Candidates and audience assemble in Opoho Presbyterian
Church. Photo by Peter Dowden
There was heckling and applause as Dunedin City Council
candidates were divided over oil and gas exploration at the
first of a two-night election forum in Opoho last night.
The reactions came as 13 of the city's Central Ward council
candidates set out their election stalls in front of about
120 people at the Opoho Presbyterian Church.
The two-hour forum was a largely restrained affair, as
candidates - including mayoral candidates also running for
council seats - were given 90 seconds each to pitch to the
audience before answering a series of curly questions.
However, the polite applause dried up as candidates pledged
to support or oppose oil and gas exploration off the Dunedin
coast, and council investment in a service base in the city.
Dunedin businessman Doug Hall's description of a world
running on oil drew cries of ''climate change'' while shouts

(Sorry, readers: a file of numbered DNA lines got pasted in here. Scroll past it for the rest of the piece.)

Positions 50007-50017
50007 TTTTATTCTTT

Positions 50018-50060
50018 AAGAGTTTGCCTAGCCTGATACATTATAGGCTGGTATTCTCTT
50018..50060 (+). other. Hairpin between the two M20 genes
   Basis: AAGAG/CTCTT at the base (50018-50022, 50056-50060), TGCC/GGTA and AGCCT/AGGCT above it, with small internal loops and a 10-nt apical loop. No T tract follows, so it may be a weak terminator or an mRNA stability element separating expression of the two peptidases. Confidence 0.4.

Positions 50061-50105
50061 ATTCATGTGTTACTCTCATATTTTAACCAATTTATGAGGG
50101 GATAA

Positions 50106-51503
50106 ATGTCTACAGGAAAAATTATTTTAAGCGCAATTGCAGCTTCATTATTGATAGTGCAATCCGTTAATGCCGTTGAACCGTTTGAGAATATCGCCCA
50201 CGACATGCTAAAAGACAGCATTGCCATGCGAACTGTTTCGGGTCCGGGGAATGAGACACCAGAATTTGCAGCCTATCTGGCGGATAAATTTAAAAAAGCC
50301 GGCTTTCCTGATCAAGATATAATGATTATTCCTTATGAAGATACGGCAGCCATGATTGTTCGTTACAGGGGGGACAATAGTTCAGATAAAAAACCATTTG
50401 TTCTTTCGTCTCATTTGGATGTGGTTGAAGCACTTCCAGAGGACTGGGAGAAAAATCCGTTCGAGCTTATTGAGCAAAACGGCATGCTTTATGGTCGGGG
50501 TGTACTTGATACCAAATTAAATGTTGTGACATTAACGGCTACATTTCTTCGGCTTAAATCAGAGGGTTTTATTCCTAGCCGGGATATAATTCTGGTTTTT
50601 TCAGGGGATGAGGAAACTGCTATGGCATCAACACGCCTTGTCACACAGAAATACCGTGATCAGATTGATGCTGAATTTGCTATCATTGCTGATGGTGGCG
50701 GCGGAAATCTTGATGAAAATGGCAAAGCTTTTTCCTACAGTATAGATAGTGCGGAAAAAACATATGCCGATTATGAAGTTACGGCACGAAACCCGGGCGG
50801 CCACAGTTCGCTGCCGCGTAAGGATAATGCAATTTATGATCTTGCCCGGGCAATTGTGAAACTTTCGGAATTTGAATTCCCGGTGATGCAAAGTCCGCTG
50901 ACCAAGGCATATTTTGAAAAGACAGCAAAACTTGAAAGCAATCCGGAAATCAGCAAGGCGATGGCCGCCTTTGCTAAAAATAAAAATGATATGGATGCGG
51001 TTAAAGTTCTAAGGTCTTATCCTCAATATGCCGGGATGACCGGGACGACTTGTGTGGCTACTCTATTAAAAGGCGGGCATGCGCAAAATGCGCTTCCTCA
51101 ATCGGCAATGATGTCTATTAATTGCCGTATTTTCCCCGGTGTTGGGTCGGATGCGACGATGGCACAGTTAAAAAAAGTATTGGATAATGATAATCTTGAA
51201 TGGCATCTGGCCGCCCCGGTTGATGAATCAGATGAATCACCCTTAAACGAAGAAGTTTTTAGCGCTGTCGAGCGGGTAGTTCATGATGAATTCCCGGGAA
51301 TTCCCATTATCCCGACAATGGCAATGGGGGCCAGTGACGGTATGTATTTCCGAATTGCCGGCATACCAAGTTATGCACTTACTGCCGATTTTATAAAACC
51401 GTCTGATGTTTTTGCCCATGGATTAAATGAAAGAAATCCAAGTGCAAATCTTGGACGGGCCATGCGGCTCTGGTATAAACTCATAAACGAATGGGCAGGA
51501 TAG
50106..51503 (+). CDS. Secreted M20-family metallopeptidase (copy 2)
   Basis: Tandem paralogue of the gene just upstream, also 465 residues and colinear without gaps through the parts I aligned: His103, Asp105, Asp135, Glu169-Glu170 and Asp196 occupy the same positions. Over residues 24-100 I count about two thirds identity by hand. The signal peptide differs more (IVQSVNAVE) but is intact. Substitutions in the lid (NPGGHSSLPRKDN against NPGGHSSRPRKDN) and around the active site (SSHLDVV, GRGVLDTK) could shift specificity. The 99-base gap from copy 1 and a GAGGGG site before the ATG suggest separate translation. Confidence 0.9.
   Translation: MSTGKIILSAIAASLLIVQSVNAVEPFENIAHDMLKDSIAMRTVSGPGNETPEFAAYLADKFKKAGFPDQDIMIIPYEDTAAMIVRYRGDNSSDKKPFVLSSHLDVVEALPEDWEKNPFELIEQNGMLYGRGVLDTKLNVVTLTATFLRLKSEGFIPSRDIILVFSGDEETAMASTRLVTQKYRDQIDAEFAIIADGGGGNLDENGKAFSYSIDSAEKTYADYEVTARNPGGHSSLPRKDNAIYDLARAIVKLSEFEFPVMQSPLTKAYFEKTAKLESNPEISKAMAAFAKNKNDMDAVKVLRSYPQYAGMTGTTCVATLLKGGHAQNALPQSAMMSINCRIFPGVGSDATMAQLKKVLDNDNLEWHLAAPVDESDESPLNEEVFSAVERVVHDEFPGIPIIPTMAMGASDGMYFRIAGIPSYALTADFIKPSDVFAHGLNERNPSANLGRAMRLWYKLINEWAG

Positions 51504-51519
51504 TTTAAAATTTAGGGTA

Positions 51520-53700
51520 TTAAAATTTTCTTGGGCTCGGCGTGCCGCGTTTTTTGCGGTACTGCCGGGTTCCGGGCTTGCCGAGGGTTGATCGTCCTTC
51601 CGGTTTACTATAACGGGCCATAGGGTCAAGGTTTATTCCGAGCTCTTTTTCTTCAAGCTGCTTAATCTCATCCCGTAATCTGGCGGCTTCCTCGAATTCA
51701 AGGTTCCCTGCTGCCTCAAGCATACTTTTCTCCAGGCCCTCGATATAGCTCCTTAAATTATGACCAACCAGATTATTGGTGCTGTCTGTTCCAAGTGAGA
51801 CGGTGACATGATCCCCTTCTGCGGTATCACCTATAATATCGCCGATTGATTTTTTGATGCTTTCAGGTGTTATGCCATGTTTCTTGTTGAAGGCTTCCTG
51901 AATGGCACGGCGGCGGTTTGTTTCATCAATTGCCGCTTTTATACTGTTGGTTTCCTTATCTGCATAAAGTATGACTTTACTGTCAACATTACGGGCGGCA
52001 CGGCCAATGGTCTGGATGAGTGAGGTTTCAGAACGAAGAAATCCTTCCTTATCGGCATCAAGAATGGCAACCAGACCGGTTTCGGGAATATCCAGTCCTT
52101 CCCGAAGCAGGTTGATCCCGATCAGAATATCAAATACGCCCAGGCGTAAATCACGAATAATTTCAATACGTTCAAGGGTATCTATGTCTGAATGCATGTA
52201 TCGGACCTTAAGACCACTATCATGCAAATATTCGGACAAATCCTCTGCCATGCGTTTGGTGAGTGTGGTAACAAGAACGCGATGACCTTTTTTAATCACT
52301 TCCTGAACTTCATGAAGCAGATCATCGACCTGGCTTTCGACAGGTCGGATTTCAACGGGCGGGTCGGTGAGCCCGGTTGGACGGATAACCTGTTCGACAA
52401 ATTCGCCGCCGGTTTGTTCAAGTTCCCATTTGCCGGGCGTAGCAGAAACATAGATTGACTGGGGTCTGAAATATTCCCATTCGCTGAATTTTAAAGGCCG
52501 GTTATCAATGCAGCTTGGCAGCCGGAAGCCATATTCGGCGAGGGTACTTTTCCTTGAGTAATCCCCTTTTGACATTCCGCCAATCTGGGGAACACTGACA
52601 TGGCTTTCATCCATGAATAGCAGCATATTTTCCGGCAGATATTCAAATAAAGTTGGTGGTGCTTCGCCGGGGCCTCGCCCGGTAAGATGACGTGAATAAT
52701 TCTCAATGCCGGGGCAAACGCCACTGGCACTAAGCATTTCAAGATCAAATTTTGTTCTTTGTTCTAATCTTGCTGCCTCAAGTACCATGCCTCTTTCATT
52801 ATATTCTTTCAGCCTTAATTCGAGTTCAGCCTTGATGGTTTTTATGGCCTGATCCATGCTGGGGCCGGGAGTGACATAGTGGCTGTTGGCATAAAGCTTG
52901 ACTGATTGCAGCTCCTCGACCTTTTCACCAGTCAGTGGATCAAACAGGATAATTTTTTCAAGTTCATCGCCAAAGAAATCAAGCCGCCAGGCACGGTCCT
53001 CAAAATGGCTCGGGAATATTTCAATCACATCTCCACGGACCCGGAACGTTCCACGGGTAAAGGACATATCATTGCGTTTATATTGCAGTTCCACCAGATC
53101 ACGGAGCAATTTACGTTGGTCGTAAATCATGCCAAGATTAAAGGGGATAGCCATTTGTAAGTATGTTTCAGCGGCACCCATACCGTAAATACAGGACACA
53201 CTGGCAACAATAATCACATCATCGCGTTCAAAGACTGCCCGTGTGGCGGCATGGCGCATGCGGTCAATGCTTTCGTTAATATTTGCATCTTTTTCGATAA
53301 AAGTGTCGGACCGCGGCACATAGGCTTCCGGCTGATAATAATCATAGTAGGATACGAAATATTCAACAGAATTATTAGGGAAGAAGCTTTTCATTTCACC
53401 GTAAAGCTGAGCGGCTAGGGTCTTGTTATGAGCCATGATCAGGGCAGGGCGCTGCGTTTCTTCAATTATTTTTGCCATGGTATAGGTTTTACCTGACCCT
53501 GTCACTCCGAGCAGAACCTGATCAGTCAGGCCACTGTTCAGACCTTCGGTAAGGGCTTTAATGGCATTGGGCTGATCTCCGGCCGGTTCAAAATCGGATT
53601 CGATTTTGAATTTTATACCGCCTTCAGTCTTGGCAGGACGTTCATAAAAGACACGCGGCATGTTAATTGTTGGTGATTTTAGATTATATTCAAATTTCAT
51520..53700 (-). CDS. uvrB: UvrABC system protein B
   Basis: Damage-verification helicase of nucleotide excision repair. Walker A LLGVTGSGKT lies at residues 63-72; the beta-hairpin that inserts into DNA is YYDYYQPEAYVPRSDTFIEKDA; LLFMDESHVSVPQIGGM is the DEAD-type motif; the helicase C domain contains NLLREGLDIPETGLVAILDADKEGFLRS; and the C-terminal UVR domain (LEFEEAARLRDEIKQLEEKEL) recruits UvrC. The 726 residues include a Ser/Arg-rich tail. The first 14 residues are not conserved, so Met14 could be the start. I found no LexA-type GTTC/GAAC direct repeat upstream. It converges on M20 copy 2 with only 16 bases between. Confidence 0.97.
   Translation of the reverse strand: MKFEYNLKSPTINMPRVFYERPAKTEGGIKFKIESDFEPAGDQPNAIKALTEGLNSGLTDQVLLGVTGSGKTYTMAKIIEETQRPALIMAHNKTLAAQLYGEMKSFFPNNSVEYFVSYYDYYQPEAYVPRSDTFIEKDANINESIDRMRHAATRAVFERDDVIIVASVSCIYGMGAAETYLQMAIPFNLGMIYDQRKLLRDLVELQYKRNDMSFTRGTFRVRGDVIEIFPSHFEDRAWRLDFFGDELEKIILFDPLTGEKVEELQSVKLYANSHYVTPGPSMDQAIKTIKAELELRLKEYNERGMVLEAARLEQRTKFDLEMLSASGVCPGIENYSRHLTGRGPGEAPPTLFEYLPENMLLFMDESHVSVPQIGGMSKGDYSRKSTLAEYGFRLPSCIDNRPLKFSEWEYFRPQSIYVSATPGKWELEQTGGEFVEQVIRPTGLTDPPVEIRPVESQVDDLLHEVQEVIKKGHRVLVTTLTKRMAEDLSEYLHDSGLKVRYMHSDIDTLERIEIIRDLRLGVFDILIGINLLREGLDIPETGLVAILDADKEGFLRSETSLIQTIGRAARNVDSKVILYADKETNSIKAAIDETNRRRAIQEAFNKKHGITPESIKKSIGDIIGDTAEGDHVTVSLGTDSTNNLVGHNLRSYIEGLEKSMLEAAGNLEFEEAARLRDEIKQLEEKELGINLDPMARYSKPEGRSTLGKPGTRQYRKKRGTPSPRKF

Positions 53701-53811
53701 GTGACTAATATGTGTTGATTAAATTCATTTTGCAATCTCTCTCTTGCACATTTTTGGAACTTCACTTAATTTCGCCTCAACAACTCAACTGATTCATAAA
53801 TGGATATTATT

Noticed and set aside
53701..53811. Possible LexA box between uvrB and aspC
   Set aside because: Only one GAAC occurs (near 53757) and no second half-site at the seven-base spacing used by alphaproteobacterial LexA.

of ''no'' followed Pete George's claim most drilling was
However, there was applause as incumbent Mayor Dave Cull said
it was time to stop looking in risky places for fossil fuels,
while also suggesting the city should share any royalties if
Hilary Calvert insisted life was full of managed risk, and
the industry should be welcomed as long as it was safe, but
Aaron Hawkins described the idea of safe oil and gas as
''something of an oxymoron''.
Lindsay Harrison said those like him who drove cars should be
prepared to accept the risks that came with the industry.
The talking points didn't get easier as questions turned to
the waterfront hotel, Forsyth Barr Stadium and water
Most candidates supported continued fluoridation of the
city's drinking water, citing scientific evidence, although
John Evans worried the practice threatened babies'
development and Cr Paul Hudson said a public referendum ''has
to happen at some stage''.
Candidates were also almost in agreement over the stadium,
with most wanting to make it work, Ali Copeman describing it
as an ''asset'' and Kevin Dwyer insisting it should be sold.
Rachel Elder supported a five-star hotel, but not at 27
storeys, while Christine Garey hoped for a compromise on the
''inappropriate'' height and location.
Concerns were also expressed about the safety of cyclists
mixing with heavy vehicles while using on-road cycling lanes,
which Malcolm Dixon described as a ''recipe for disaster''.